Flocks of Snow Buntings have been observed more frequently lately, perhaps because male buntings have begun their migration back to their nesting grounds on the tundra. They are the first migrants to arrive in the Arctic in the spring (in early April), when it can be -20°F. Females arrive four to six weeks later, when days are warming and snow is beginning to melt.
It is thought that the males’ early return is related to the fact that, unlike most Arctic songbirds, buntings nest in rock cavities, for which there is great competition. Deep inside narrow cracks, nesting buntings can largely avoid nest predation, but their eggs are susceptible to freezing and require longer incubation than eggs laid in the open. As a result, females remain on the nest throughout much of the incubation period and are fed by the males. This arrangement shortens incubation time and provides the eggs with constant protection from freezing temperatures. (Photo: can you find the lone Lapland Longspur?)
The Lapland Longspur, named for the unusually long claw on its hind foot, breeds in the Arctic tundra and overwinters near fields throughout the northern half of the U.S. in flocks numbering up to four million birds.
Lapland Longspurs have two distinctly different plumages, especially the males. Their winter plumage (see photo) is streaked brown and somewhat dull. However, in the summer, the male’s plumage is very dramatic (see insert). The back of his neck, or nape, is bright rufous orange and black feathers form a distinctive facial mask and bib, bordered by a white stripe.
Unlike most birds with different breeding and non-breeding plumages, longspurs molt only once per year, in the fall, into their non-breeding plumage. How can the males look so different in the breeding season if there isn’t a second molt? By spring, the outer tips of these feathers have worn off to reveal the males’ (and females’, but to a lesser degree) distinctive breeding plumage underneath. (Insert photo from public domain)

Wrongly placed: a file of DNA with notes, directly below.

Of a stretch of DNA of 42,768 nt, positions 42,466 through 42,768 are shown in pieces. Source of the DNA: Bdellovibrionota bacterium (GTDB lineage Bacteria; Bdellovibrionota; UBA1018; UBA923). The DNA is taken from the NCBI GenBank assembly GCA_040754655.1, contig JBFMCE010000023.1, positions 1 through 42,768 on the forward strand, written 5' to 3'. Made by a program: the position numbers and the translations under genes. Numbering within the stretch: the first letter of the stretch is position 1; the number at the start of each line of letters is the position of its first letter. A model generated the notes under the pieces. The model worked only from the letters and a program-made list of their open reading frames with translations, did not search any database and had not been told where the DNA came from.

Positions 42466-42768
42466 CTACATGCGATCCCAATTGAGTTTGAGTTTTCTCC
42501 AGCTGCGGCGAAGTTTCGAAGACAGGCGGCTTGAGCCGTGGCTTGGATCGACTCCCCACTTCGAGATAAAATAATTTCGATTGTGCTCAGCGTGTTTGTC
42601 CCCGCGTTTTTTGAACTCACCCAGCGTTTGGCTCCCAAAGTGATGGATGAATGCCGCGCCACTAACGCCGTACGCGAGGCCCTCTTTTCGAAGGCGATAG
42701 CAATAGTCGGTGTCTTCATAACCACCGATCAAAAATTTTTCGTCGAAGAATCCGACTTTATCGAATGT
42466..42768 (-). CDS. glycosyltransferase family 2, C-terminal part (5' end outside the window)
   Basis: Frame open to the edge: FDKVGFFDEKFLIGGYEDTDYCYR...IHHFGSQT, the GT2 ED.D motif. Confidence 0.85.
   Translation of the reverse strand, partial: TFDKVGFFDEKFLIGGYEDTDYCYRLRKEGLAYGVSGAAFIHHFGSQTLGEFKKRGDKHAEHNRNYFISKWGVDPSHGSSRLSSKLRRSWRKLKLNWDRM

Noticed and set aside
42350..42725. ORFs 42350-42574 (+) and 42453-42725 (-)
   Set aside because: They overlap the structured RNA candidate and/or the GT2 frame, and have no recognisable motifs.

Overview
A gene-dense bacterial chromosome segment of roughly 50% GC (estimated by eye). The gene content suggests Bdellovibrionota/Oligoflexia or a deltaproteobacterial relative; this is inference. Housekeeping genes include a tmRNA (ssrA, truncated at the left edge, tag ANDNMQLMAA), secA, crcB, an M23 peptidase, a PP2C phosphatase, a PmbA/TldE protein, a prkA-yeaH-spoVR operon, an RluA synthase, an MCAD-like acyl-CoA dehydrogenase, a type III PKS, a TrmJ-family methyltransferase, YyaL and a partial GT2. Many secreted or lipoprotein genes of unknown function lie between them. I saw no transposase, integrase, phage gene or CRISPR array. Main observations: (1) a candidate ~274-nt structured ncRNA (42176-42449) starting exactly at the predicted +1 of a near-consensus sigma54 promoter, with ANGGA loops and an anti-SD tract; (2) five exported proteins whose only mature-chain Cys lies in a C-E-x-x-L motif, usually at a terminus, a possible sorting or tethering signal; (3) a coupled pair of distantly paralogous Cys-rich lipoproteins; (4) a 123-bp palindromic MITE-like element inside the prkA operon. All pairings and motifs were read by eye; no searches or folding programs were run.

Over 500 species of sedges in the genus Carex are found in the U.S. – over half of the world’s total. The great majority of these perennial, grass-like plants grow in the moist soil of meadows, marshes and bogs, as well as in high altitudes. Sedges are often distinguished from grasses by their stem, which is typically triangular in cross-section (“sedges have edges”). The flowers of sedges, each surrounded by a bottle-shaped bract, or modified leaf called a perigynium, are clustered on spikelets. The tips of these bracts persist after the seeds have formed, giving the spikelets a prickly appearance.
Because of their wide availability, the seeds are eaten by many kinds of wildlife, especially birds. Wild Turkeys, American Woodcock, Northern Cardinals, Horned Larks, Snow Buntings, Lapland Longspurs, ducks, rails, sparrows, redpolls and finches relish them. In the Northeast, Carex seeds, along with insects, are the most regular items in the diet of Ruffed Grouse chicks. Moose also occasionally feed on sedge seeds. (Photo: Longhair or Bottlebrush Sedge, Carex comosa)